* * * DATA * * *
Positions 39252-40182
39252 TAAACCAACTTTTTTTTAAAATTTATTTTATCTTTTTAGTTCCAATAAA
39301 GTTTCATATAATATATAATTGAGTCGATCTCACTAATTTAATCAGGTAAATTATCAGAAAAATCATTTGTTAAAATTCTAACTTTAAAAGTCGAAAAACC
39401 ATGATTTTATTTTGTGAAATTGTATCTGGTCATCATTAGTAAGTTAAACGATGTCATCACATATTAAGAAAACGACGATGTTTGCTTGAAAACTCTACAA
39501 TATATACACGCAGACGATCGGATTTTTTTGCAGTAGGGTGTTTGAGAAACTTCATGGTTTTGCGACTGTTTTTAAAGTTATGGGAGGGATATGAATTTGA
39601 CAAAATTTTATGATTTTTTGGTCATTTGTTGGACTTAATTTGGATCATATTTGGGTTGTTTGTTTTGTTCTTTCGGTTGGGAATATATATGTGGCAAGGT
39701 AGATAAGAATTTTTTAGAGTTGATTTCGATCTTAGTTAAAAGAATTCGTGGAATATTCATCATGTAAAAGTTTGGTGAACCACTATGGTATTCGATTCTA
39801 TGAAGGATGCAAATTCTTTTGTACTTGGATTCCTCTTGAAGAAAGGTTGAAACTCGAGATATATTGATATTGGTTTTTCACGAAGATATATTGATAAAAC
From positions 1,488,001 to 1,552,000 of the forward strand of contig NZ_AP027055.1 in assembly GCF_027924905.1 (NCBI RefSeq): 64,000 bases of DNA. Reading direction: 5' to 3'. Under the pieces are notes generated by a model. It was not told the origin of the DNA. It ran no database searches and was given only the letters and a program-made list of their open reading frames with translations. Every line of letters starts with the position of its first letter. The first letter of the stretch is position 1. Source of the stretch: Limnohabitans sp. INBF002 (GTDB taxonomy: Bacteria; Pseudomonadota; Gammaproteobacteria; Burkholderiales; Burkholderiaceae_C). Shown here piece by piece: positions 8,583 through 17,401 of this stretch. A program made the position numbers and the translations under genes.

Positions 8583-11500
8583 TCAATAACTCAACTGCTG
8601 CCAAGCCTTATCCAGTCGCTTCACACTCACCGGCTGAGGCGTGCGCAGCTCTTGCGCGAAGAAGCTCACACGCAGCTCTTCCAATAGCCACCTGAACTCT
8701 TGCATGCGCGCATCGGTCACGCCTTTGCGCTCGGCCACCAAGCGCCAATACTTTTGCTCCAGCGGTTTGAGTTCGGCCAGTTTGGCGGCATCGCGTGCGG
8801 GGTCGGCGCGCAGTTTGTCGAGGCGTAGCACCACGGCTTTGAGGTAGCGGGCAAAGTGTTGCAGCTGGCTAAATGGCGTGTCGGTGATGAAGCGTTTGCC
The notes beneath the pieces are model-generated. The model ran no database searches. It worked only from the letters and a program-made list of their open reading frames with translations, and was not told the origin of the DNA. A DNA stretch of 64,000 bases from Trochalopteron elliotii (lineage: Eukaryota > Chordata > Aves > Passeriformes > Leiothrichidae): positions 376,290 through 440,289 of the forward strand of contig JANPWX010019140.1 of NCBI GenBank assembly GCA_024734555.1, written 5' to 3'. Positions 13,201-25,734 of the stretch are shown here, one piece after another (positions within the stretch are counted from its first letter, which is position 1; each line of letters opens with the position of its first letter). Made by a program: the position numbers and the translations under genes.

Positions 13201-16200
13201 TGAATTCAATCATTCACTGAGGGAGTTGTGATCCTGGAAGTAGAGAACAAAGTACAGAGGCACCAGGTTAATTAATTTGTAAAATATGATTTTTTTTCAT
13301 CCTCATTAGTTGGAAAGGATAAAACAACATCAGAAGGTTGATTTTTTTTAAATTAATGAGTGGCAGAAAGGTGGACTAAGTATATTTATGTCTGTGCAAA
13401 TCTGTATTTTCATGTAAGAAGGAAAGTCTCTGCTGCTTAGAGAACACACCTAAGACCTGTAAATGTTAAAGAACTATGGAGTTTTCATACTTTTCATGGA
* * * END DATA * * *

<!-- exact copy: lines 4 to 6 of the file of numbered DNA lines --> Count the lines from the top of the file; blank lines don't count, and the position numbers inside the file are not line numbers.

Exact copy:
39401 ATGATTTTATTTTGTGAAATTGTATCTGGTCATCATTAGTAAGTTAAACGATGTCATCACATATTAAGAAAACGACGATGTTTGCTTGAAAACTCTACAA
39501 TATATACACGCAGACGATCGGATTTTTTTGCAGTAGGGTGTTTGAGAAACTTCATGGTTTTGCGACTGTTTTTAAAGTTATGGGAGGGATATGAATTTGA
39601 CAAAATTTTATGATTTTTTGGTCATTTGTTGGACTTAATTTGGATCATATTTGGGTTGTTTGTTTTGTTCTTTCGGTTGGGAATATATATGTGGCAAGGT